Sunny Hundal announced on Friday that left-of-centre blog Liberal Conspiracy is coming to an end:

I no longer have the time to maintain Liberal Conspiracy as a daily-updated news and opinion blog, so as of today I’m going to stop. This site will become an occasionally updated personal blog, with the odd guest-post.

It’s fair to say LibCon received an underwhelmed response from Lib Dems when it was launched six years ago, mostly on account of it including the word Liberal in its title but not so much in its outlook. Sunny himself was sport enough to respond to

Posted in Op-eds | Also tagged , , , , , , , , , , , and | 4 Comments

A personal guide to the 13 most essential political podcasts

podcastsCommuting is a major part of my daily life, so I find podcasts are an essential way to make use of time I’d otherwise spend staring vacantly out the window or idly refreshing and re-refreshing Twitter. Here, in order of where they appear in my iTunes directory, are the podcasts I listen to most frequently…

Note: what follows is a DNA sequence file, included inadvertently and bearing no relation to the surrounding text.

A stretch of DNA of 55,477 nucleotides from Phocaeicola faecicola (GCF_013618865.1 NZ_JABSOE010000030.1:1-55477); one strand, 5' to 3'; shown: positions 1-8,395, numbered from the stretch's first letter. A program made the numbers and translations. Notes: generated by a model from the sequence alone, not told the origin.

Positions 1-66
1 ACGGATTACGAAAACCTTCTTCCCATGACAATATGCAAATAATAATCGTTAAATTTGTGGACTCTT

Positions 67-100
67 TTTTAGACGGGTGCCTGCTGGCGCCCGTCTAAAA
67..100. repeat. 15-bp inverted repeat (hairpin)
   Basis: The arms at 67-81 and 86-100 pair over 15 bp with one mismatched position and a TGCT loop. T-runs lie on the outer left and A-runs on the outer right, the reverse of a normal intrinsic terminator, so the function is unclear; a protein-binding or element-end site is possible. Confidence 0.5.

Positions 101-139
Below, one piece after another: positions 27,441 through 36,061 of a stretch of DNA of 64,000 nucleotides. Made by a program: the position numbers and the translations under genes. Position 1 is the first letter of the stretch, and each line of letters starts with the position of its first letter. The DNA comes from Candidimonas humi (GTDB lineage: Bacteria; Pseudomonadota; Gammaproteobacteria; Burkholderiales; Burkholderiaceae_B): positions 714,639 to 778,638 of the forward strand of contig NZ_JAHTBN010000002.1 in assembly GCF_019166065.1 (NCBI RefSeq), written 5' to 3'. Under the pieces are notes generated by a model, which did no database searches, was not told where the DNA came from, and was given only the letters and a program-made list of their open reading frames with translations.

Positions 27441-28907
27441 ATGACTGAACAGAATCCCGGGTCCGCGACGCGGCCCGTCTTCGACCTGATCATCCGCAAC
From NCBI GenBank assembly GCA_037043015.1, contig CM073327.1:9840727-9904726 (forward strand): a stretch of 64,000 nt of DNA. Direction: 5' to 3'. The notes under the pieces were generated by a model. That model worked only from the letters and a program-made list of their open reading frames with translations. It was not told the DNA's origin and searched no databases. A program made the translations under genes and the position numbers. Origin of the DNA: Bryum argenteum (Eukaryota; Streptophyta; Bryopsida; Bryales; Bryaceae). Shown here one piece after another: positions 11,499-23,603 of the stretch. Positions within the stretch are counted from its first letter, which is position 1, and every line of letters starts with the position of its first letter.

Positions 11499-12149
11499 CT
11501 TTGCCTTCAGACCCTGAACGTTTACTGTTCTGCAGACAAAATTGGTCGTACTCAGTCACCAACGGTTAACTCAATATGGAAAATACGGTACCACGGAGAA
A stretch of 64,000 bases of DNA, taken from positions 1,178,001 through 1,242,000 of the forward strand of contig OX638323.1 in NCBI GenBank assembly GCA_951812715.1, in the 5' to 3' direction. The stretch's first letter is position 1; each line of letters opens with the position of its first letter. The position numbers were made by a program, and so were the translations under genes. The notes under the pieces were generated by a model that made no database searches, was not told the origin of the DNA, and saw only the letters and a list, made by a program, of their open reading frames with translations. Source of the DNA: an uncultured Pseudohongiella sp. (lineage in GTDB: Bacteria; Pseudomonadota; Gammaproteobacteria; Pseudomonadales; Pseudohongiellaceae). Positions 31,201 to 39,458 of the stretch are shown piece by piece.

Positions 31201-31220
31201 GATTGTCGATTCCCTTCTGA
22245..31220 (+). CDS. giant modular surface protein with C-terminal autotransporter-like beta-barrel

The Economist’s podcasts – a good mix of audio recordings of selected articles from the print edition together with brief discussions involving the Economist’s expert correspondents. Slightly irritatingly the sound can vary between recordings, so you …

Posted in News | Also tagged , , , , , , , , , , , , , , , , , , , , , , , , , , , , , , , and | 8 Comments

Eastleigh by-election: your essential round-up of the latest campaign news (13 Feb)

Here’s a round-up of news from the past 24 hours in the Eastleigh by-election…

Mike Thornton’s campaign in full swing

mike thornton david chidgeyThe Lib Dems’ Mike Thornton — pictured here (by Jon Aylwin) with 1994 by-election victor David Chidgey — has been focusing on how the pupil premium, the party’s flagship education policy, has been helping Eastleigh schools:

Lib Dems boost Pupil Premium (Southern Daily Echo)
The policy introduced by the Liberal Democrats has invested £1.7m in Eastleigh schools, and is aimed at ensuring every child has a fair start in life.

Just one of the reasons why volunteer help has been pouring in to help Mike retain the seats for the Lib Dems:

Posted in News and Parliamentary by-elections | Also tagged , , , , , , , , and | 12 Comments